How often do you clean your ears? If you were to Google “clean your ears”, some of the related questions that come up include “Is it bad to clean your ears?”
We asked Dr Low Wong Kein Christopher, ENT specialist, Mount Elizabeth Novena Hospital, a few ear-related questions, and found out some things we never knew about.
The ear has a natural “conveyor belt system”
Dr Low says that ear wax helps to protect the external ear canal by preventing excessive drying. It also has lubricating and anti-bacterial properties. Interestingly, you actually don’t have to dig deep to get the gunk out because our ears have a natural self-cleansing mechanism to get rid of the wax. Dr Low calls this “a natural “conveyor belt system’”. He says, “[This] transports dead cells from the deeper to the outer parts of the ear canal. Assisted by jaw movements, ear wax formed will be transported towards the outside and falls out of the ear.”
While the system is naturally occurring, it might work differently for some people. He says, “Some patients may produce excessive wax or have a deficient self-cleansing mechanism. The wax can then accumulate, which can cause irritation or blockage and hearing loss. For such patients who develop symptoms, some form of active intervention may be necessary to help remove the wax.”
Don’t use cotton buds
By “active intervention”, Dr Low means removal of ear wax. However, he suggests against using cotton buds. “Cotton buds are not only ineffective in removing ear wax, it tends to push the wax deeper into the ear canal and could cause impaction of ear wax.” Impaction refers to the process where ear wax builds up and gets stuck in your ear.
If, like us, you’ve been digging your ears using cotton buds all your life, he suggests consulting a doctor to have your ears checked on whether the impacted ear wax has affected your hearing. “The use of cotton buds may even cause injury to your ear canal,” he added.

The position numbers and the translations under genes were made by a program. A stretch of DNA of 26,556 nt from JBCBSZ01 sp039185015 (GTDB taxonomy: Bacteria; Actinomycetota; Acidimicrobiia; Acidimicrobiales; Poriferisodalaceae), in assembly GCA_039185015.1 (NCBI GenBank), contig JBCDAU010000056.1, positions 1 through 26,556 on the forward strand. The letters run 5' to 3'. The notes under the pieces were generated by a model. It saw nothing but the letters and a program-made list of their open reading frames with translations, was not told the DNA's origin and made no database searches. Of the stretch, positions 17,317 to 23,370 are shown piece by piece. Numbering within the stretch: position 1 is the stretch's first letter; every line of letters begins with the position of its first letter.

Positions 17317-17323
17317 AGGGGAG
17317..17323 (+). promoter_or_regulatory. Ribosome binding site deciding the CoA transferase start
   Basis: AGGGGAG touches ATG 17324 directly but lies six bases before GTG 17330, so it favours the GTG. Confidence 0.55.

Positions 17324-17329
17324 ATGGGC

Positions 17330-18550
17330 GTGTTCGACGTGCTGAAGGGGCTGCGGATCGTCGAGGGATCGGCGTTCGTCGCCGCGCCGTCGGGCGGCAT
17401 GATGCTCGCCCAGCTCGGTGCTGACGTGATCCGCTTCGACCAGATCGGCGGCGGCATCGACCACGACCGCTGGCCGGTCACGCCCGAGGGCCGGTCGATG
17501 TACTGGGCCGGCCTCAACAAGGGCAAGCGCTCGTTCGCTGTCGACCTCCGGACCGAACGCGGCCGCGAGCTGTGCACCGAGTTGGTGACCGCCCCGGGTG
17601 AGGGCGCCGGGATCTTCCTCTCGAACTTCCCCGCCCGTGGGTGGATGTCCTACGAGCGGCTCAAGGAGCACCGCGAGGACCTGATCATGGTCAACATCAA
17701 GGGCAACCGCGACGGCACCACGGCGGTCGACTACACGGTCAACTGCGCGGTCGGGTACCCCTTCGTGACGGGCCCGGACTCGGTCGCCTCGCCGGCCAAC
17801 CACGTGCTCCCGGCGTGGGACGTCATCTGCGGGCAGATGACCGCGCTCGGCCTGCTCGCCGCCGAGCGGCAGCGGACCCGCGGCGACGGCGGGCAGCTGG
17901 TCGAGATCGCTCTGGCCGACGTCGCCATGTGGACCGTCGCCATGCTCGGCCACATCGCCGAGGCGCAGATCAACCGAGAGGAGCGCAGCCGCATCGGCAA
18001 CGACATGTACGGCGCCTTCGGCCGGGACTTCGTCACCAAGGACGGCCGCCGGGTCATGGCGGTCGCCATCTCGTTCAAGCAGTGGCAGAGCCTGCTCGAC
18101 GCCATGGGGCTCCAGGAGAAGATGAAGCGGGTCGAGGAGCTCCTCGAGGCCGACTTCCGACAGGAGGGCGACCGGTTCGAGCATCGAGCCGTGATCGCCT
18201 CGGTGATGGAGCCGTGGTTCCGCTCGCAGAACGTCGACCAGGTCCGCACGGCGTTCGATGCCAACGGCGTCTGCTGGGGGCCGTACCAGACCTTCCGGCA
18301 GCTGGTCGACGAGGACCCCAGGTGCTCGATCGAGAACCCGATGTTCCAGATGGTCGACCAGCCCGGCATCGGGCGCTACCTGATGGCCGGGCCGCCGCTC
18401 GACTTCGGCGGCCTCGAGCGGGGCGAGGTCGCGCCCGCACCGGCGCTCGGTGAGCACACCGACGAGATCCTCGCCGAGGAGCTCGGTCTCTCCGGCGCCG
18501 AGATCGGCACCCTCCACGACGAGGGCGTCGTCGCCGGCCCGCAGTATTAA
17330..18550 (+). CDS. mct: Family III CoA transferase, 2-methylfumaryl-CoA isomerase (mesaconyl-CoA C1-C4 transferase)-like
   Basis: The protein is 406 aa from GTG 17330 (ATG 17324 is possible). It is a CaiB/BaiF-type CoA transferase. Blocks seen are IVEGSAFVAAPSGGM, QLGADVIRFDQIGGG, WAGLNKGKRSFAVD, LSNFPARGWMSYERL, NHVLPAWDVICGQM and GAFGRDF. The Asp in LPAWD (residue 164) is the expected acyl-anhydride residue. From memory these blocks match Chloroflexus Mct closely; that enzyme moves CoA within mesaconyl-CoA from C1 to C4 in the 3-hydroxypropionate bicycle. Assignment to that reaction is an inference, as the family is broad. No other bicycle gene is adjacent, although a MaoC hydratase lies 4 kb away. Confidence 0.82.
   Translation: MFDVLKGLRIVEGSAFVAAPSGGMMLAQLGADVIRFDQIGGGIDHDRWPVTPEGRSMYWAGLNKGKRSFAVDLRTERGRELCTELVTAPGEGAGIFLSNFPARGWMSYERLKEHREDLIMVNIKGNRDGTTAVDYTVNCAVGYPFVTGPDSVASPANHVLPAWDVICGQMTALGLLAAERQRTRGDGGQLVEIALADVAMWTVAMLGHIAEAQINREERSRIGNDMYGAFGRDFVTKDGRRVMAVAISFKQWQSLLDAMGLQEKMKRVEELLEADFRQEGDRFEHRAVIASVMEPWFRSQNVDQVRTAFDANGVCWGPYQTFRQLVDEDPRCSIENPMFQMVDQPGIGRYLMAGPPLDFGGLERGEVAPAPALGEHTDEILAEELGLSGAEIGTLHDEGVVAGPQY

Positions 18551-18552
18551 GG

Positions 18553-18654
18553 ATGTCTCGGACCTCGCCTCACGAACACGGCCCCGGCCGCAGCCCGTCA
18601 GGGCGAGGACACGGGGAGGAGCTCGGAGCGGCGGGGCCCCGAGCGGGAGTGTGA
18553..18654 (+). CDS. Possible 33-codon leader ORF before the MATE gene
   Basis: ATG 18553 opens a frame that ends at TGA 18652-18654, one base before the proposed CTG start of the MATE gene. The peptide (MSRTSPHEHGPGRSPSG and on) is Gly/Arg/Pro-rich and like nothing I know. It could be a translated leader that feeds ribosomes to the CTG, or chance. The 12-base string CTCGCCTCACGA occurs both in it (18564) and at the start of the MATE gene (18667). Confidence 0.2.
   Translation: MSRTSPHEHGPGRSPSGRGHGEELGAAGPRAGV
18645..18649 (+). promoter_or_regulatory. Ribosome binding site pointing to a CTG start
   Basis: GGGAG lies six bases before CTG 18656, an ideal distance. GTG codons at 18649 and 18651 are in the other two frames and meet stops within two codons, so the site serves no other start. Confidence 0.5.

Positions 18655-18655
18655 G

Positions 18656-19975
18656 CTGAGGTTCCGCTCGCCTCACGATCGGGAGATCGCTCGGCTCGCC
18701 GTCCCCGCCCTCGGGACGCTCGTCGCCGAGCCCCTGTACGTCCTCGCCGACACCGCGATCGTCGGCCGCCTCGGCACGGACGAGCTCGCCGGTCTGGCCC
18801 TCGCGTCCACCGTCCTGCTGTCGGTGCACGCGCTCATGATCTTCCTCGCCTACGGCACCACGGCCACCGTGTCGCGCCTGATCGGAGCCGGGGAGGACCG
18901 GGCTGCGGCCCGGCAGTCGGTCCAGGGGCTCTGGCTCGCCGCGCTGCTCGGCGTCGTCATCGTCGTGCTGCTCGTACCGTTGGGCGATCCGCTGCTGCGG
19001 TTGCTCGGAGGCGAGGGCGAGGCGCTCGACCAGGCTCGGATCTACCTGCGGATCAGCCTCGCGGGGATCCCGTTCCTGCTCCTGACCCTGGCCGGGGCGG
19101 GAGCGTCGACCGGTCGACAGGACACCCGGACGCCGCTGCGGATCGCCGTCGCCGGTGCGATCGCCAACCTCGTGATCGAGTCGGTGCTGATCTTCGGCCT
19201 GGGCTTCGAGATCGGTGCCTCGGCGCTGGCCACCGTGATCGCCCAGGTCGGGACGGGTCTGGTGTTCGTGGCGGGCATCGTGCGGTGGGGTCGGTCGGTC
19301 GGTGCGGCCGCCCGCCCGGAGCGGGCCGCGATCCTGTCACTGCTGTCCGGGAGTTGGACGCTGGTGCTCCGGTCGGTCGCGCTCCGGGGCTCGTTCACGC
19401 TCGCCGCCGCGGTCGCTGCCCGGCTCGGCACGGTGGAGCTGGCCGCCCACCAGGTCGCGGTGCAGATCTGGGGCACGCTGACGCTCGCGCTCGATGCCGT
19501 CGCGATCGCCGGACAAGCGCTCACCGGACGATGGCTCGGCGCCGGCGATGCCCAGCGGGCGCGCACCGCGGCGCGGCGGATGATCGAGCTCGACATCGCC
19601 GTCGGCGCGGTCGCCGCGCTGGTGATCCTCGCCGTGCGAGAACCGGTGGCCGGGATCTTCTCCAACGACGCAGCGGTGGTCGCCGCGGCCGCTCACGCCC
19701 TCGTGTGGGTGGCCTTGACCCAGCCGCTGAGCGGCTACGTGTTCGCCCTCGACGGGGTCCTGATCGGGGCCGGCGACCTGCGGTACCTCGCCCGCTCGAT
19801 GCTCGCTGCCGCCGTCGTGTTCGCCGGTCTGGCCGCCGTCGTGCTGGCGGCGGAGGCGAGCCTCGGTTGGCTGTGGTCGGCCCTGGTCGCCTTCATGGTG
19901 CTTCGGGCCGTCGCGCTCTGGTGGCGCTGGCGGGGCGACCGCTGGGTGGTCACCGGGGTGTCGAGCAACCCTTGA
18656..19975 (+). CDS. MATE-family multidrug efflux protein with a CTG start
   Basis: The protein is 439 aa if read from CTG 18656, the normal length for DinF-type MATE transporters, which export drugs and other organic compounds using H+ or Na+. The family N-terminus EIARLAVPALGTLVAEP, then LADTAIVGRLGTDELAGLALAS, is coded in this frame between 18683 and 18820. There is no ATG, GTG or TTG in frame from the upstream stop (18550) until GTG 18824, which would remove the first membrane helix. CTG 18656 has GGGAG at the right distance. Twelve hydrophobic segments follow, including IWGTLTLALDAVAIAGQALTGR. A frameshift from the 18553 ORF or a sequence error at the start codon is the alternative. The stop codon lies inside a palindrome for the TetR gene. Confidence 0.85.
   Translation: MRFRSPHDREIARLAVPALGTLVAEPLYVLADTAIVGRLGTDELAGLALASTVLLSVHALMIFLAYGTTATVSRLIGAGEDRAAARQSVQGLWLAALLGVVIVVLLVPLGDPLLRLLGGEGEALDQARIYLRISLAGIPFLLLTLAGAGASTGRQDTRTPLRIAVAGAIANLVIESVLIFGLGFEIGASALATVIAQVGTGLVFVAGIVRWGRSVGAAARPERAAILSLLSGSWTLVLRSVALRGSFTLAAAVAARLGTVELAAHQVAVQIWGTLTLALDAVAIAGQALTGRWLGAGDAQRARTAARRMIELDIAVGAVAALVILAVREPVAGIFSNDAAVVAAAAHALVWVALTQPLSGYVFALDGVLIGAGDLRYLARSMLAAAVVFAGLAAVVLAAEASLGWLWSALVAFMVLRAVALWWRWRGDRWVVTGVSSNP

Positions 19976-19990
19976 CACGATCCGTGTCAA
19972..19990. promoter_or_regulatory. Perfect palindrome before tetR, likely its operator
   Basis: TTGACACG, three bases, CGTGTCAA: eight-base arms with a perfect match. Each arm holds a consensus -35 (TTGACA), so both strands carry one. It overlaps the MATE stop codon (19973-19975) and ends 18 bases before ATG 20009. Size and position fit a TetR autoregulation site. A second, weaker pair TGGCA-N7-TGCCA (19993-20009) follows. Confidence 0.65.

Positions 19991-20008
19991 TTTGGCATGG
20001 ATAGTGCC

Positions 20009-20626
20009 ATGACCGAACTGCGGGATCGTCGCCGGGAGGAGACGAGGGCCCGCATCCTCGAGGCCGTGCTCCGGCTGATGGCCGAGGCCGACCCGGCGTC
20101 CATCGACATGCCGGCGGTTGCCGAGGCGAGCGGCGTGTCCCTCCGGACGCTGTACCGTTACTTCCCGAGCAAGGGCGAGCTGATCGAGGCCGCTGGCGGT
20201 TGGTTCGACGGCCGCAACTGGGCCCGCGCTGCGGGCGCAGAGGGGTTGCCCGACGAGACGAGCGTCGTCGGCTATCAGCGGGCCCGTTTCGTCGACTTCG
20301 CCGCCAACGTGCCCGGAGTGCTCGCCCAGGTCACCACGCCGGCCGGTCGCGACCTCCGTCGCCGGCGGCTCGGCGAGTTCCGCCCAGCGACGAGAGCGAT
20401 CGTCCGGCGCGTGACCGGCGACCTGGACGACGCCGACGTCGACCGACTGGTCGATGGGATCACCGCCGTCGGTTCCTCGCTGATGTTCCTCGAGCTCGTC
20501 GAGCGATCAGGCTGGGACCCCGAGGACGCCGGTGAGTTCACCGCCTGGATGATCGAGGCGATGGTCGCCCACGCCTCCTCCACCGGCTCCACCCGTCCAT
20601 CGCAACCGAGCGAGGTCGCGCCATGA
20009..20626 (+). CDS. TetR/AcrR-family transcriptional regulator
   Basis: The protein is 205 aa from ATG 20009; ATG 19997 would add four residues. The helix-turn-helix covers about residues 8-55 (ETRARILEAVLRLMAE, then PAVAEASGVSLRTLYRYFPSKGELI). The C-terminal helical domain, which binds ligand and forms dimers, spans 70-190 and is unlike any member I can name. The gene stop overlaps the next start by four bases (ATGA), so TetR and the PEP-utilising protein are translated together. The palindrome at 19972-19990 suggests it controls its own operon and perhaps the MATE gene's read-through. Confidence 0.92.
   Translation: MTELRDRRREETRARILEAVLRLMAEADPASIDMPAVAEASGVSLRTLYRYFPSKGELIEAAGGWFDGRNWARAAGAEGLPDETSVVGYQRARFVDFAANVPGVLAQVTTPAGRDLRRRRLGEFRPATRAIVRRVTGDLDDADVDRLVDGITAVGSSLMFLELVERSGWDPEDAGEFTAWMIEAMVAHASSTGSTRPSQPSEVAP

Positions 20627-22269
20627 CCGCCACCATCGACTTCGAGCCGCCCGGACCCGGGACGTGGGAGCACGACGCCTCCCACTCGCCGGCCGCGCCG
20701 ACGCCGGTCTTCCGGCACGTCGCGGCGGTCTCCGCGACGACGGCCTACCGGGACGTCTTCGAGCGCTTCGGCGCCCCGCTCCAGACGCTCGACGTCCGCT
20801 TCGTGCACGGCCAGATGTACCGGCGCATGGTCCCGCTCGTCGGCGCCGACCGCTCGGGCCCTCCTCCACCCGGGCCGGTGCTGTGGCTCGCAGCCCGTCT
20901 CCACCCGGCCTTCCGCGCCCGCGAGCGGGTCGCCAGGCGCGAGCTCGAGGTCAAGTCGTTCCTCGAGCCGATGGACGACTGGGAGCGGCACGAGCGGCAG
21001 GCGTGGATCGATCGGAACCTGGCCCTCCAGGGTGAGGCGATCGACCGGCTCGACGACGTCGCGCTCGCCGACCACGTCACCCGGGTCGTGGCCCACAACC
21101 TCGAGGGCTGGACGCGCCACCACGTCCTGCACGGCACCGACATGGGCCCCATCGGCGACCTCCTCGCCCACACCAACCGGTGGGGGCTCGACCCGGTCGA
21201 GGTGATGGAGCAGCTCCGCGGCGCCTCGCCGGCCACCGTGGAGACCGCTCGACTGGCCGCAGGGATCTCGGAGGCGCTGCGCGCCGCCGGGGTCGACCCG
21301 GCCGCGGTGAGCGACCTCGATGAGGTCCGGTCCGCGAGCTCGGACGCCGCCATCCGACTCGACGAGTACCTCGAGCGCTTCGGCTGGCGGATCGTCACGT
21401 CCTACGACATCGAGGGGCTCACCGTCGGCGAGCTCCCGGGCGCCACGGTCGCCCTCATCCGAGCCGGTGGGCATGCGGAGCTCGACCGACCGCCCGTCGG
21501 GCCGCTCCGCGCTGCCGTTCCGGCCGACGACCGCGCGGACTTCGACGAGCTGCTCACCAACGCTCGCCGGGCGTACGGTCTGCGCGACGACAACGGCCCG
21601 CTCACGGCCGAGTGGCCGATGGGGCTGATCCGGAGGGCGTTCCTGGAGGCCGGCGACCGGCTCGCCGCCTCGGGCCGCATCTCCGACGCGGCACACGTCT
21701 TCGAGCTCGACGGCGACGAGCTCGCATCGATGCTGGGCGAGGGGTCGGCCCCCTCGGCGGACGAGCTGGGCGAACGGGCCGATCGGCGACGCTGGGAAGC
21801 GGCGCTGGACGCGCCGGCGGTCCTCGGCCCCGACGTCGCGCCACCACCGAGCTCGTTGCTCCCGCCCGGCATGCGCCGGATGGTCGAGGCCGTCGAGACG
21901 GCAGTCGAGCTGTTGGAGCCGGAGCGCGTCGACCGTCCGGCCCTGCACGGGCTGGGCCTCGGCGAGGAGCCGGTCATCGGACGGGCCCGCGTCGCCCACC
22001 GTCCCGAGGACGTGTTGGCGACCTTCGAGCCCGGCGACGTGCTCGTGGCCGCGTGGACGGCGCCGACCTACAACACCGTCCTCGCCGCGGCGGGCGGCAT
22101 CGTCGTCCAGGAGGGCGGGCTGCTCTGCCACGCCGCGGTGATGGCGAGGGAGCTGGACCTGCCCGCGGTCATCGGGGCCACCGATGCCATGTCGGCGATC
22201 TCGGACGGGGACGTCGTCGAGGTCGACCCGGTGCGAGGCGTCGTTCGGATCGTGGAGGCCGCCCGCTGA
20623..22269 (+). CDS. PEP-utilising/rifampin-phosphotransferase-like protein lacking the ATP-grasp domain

How to clean your ears
Wondering how to clean your ears now that cotton buds have been banned from your ears? Here’s what Dr Low suggests: “If there is no history of a perforated eardrum, the wax can be softened with wax softening solutions bought from the pharmacy. Thereafter, the wax can be flushed out with warm water (body temperature) using a rubber ball syringe. Note that if the water is too cold or too warm, dizziness can result. Flushing should not be too forceful, which can damage the delicate eardrum.”
He added, “Alternatively, ear wax can be easily removed by a doctor. Using specialised instruments, the doctor can effectively remove the ear wax safely.”
Say no to ear candling
Ear candling might have been all the rage a few years ago, and till today, some places still offer the service. However, Dr Low cautioned against going for the treatment. He says, “Although it can remove pieces of dry loose wax in the ear canal by the suction effect that it creates.”
He shares, “I have had patients who have melted molten candle wax flowing into their ear canals. Besides the possibility of causing damage from the heat, the wax solidifies in the ear canal when it subsequently cools. If the solid wax gets stuck to the eardrum/canal wall, removing it can be difficult, even by the doctor.”
When to see a doctor
While you don’t have to visit a doctor for a little itch or discomfort from wax accumulation, Dr Low advises monitoring the symptoms for a few days. “Ear infections may present with the same symptoms. One can observe for a few days if such symptoms are mild. But if the symptoms become severe, or if pain, hearing loss and fever start to develop, medical attention is recommended.”